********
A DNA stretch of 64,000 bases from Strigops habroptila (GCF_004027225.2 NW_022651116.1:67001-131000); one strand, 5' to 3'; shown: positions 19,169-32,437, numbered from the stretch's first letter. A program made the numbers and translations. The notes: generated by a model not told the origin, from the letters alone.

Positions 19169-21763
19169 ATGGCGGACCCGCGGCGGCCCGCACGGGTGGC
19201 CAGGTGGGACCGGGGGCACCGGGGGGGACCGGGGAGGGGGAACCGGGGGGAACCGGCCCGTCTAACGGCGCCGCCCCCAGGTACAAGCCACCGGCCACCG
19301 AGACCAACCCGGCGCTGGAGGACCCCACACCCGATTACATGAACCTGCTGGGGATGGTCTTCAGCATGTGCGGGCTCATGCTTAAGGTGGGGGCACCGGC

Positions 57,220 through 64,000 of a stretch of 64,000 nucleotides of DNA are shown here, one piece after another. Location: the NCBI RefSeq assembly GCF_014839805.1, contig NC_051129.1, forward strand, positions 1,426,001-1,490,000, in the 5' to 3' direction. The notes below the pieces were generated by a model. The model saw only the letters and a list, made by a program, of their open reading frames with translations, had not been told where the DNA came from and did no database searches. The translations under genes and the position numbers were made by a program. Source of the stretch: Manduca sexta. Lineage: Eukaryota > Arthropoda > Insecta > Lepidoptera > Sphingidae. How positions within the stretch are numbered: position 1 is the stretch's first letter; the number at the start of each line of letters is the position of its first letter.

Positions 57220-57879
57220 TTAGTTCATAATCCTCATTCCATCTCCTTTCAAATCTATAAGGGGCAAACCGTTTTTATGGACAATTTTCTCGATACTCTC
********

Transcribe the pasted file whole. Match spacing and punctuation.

A DNA stretch of 64,000 bases from Strigops habroptila (GCF_004027225.2 NW_022651116.1:67001-131000); one strand, 5' to 3'; shown: positions 19,169-32,437, numbered from the stretch's first letter. A program made the numbers and translations. The notes: generated by a model not told the origin, from the letters alone.

Positions 19169-21763
19169 ATGGCGGACCCGCGGCGGCCCGCACGGGTGGC
19201 CAGGTGGGACCGGGGGCACCGGGGGGGACCGGGGAGGGGGAACCGGGGGGAACCGGCCCGTCTAACGGCGCCGCCCCCAGGTACAAGCCACCGGCCACCG
19301 AGACCAACCCGGCGCTGGAGGACCCCACACCCGATTACATGAACCTGCTGGGGATGGTCTTCAGCATGTGCGGGCTCATGCTTAAGGTGGGGGCACCGGC

Positions 57,220 through 64,000 of a stretch of 64,000 nucleotides of DNA are shown here, one piece after another. Location: the NCBI RefSeq assembly GCF_014839805.1, contig NC_051129.1, forward strand, positions 1,426,001-1,490,000, in the 5' to 3' direction. The notes below the pieces were generated by a model. The model saw only the letters and a list, made by a program, of their open reading frames with translations, had not been told where the DNA came from and did no database searches. The translations under genes and the position numbers were made by a program. Source of the stretch: Manduca sexta. Lineage: Eukaryota > Arthropoda > Insecta > Lepidoptera > Sphingidae. How positions within the stretch are numbered: position 1 is the stretch's first letter; the number at the start of each line of letters is the position of its first letter.

Positions 57220-57879
57220 TTAGTTCATAATCCTCATTCCATCTCCTTTCAAATCTATAAGGGGCAAACCGTTTTTATGGACAATTTTCTCGATACTCTC